Allelopathy: How Plants Suppress Other Plants
EDIS Cover Volume 2003 Number 18 wild flowers and beach iguana image
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How to Cite

Ferguson, James J., and Bala Rathinasabapathi. 2003. “Allelopathy: How Plants Suppress Other Plants: HS944/HS186, 7/2003”. EDIS 2003 (18). Gainesville, FL.


Allelopathy refers to the beneficial or harmful effects of one plant on another plant, both crop and weed species, by the release of chemicals from plant parts by leaching, root exudation, volatilization, residue decomposition and other processes in both natural and agricultural systems. This document is HS944, one of a series of the Horticultural Sciences Department, Florida Cooperative Extension Service, Institute of Food and Agricultural Sciences, University of Florida. Publication date: July 2003.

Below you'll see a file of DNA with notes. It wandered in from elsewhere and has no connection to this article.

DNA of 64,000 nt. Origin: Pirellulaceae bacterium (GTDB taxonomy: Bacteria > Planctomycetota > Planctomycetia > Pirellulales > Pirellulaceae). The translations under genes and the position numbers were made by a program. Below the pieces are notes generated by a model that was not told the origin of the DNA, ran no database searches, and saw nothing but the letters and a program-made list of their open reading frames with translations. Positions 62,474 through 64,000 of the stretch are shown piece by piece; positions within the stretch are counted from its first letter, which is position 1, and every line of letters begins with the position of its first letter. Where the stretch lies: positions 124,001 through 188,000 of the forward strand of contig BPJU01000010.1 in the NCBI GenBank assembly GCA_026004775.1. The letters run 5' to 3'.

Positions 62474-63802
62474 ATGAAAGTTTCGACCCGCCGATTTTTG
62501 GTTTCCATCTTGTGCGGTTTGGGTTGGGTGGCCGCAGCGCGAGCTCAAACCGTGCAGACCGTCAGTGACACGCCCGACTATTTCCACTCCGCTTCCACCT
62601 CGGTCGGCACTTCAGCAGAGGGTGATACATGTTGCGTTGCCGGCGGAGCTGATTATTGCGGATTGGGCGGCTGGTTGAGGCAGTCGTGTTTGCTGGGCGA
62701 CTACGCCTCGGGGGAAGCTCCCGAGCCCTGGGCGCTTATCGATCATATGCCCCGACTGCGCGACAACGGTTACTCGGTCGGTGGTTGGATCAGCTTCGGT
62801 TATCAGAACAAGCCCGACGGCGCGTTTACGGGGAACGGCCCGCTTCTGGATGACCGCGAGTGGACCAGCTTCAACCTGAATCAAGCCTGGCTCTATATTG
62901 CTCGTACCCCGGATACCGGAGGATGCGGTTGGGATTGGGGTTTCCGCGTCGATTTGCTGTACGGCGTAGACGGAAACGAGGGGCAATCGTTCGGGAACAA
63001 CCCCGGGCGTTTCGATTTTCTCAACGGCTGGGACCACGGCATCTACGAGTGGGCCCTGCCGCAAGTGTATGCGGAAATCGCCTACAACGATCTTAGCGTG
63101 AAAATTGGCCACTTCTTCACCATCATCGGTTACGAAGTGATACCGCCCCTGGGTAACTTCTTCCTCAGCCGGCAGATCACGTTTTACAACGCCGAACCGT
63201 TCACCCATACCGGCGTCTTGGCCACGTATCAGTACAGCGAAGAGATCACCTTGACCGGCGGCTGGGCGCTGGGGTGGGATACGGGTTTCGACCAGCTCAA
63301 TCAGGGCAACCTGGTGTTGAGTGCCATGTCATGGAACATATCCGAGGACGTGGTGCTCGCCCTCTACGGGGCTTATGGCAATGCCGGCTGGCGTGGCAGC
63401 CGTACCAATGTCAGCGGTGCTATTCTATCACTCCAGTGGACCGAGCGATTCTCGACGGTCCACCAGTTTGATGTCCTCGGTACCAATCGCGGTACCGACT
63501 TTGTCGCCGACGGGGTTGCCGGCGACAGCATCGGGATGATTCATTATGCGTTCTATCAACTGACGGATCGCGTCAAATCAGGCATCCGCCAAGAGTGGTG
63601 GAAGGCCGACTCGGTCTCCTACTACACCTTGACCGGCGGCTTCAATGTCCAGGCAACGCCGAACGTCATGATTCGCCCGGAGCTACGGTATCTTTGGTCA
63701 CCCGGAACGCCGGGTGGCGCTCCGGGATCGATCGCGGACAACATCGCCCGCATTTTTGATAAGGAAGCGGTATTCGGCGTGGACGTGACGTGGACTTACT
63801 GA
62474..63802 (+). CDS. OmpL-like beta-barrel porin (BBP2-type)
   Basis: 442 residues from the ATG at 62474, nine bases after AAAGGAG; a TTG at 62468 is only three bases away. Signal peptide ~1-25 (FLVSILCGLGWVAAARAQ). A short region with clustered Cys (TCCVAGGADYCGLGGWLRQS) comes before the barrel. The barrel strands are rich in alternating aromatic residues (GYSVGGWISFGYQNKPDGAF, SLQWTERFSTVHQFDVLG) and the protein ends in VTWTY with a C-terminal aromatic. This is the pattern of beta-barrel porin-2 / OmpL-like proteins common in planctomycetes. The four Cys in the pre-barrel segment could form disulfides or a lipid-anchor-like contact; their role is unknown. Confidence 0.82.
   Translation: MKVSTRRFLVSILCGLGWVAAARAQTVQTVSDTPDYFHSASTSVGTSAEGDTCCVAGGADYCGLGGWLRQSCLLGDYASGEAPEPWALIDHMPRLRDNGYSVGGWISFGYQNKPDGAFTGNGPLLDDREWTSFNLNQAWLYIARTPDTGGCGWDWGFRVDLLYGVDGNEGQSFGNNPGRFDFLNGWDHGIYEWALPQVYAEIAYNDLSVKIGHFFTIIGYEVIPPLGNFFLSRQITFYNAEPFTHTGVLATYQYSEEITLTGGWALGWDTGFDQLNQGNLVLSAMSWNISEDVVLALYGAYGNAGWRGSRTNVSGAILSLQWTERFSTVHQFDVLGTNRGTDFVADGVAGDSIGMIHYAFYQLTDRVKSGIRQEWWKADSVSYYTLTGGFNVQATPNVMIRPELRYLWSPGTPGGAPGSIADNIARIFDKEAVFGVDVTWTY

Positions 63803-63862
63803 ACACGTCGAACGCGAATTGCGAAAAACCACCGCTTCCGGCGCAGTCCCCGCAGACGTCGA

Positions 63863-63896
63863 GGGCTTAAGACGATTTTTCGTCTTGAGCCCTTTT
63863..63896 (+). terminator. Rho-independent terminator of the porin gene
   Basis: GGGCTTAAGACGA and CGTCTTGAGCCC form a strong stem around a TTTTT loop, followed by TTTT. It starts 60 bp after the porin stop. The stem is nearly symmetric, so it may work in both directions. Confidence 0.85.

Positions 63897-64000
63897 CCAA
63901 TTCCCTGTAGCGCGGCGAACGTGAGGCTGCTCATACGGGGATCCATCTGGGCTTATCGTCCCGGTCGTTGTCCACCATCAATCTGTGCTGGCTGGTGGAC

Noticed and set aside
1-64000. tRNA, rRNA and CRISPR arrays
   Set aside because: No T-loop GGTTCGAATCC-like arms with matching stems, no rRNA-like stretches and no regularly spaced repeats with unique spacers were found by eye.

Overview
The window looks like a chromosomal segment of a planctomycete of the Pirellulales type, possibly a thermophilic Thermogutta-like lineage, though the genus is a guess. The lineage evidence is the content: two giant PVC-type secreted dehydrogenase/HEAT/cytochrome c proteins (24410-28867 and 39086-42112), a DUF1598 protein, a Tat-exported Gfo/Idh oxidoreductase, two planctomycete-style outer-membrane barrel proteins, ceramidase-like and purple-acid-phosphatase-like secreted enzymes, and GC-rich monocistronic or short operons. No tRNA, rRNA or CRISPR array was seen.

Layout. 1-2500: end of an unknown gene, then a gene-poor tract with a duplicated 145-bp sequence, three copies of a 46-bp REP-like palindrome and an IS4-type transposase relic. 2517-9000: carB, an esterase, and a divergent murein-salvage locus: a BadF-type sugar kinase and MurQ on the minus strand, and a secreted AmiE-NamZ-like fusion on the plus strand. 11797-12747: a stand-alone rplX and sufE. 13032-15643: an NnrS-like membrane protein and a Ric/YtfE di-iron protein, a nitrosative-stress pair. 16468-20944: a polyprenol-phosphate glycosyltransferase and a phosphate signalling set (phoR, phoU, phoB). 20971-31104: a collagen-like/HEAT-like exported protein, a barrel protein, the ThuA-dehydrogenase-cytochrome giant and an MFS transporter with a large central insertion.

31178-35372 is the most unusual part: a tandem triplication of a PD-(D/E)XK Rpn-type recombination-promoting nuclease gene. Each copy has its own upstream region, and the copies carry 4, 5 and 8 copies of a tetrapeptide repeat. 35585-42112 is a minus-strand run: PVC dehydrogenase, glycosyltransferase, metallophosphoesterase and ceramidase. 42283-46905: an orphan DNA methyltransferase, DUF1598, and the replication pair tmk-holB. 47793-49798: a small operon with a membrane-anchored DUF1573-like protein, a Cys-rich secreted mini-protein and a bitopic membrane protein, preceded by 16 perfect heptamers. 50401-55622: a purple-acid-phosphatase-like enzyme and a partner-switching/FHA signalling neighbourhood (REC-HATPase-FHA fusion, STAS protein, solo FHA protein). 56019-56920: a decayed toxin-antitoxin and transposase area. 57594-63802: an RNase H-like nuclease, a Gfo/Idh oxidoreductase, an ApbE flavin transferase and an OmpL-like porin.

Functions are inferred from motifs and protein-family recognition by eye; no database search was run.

HS944/HS186: Allelopathy: How Plants Suppress Other Plants (
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Kruse, M. M. Strandberg and B. Strandberg. 2000. Ecological Effects of Allelopathic Plants - A Review. National Environmental Research Institute - NERI Technical Report No. 315. Silkeborg, Denmark.

Rizvi, S. J. H., M. Tahir, V. Rizvi, R. K. Kohli, and A. Ansari. 1999. Allelopathic Interactions in Agroforestry Systems. Critical Reviews in Plant Sciences 18: 773-779.

This work is licensed under a Creative Commons Attribution-NonCommercial-NoDerivs 4.0 International (CC BY-NC-ND 4.0) license.